..SKYWARN Activation is likely Wednesday into Thursday for this system. With the NWS office move, Ops will most likely be done from Amateur Radio home stations for this storm event. This will be updated as needed..

Unfortunately, another nor’easter is taking aim on Southern New England. The trend with these storm systems this month has been to have the storm systems look further offshore in the 3-5 day period only to come closer to coast in the under 3-day period and that seems to be the case for this system as well. The headlines provide the current thinking. Key items for this storm system:

1.) Track guidance closer to the coast means higher snow amounts and this could increase more depending on the track provided it stays along or just east of the benchmark. This could also mean higher wind speeds depending on storm system intensity.
2.) The astronomical high tides are higher so that means a bit higher risk for at least minor to moderate coastal flooding on the Wednesday Night high tide cycle and possibly affecting the Thursday afternoon high tide cycle as well.
3.) The strong winds and potentially heavy wet snow could cause another round of isolated to scattered pockets of tree and wire damage and power outages and will depend on storm track and intensity.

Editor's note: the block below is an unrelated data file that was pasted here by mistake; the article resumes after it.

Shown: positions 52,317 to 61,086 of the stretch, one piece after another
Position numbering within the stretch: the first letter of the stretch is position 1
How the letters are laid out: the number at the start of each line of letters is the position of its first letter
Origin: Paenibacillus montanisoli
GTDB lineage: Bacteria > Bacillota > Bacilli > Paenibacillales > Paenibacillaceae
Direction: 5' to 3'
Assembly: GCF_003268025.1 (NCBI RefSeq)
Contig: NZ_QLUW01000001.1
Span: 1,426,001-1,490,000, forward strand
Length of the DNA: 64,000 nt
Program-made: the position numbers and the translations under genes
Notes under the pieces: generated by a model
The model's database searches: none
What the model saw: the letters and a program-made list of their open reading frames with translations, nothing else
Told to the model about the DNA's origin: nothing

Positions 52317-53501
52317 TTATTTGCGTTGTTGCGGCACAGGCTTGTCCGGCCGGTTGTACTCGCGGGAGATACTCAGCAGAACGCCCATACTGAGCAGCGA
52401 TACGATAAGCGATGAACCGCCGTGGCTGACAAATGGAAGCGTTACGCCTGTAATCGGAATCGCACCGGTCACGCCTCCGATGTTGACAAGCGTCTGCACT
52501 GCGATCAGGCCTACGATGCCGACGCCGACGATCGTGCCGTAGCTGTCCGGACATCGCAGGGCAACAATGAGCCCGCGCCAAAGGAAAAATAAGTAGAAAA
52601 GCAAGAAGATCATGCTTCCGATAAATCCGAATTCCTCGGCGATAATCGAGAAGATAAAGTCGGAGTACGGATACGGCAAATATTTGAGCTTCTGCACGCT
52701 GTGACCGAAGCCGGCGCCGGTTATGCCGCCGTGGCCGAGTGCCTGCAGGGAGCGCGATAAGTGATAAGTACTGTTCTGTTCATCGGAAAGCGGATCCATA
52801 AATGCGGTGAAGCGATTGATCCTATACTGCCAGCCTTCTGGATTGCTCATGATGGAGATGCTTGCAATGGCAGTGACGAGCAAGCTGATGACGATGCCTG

SKYWARN Activation is likely Wednesday into Thursday for this system. With the NWS office move, Ops will most likely be done from Amateur Radio home stations for this storm event. This will be updated as needed. Another coordination message will be posted by 9 AM Tuesday Morning. Below is the NWS Taunton Winter Storm Watch Statement, Coastal Flood Watch Statement, Hazardous Weather Outlook, Enhanced Hazardous Weather Outlook and Snowfall Maps:

NWS Taunton Winter Storm Watch Statement:
http://kamala.cod.edu/ma/latest.wwus41.KBOX.html

NWS Taunton Coastal Flood Watch Statement:

http://kamala.cod.edu/ma/latest.whus41.KBOX.html

NWS Taunton Hazardous Weather Outlook:
http://kamala.cod.edu/ma/latest.flus41.KBOX.html

NWS Taunton Enhanced Hazardous Weather Outlook:
https://www.weather.gov/box/ehwo

NWS Taunton Snowfall Maps:
http://www.weather.gov/box/winter

Respectfully Submitted,

Robert Macedo (KD1CY)
ARES SKYWARN Coordinator
Eastern Massachusetts ARES Assistant Section Emergency Coordinator
Home Phone #: (508) 994-1875 (After 6 PM)
Home/Data #: (508) 997-4503 (After 6 PM)
Work Phone #: 508-346-2929 (8 AM-5 PM)
Email Address: rmacedo@rcn.com
http://ares.ema.arrl.org
http://www.wx1box.org
Like us on Facebook – http://www.facebook.com/wx1box
Follow us on Twitter – http://twitter.com/wx1box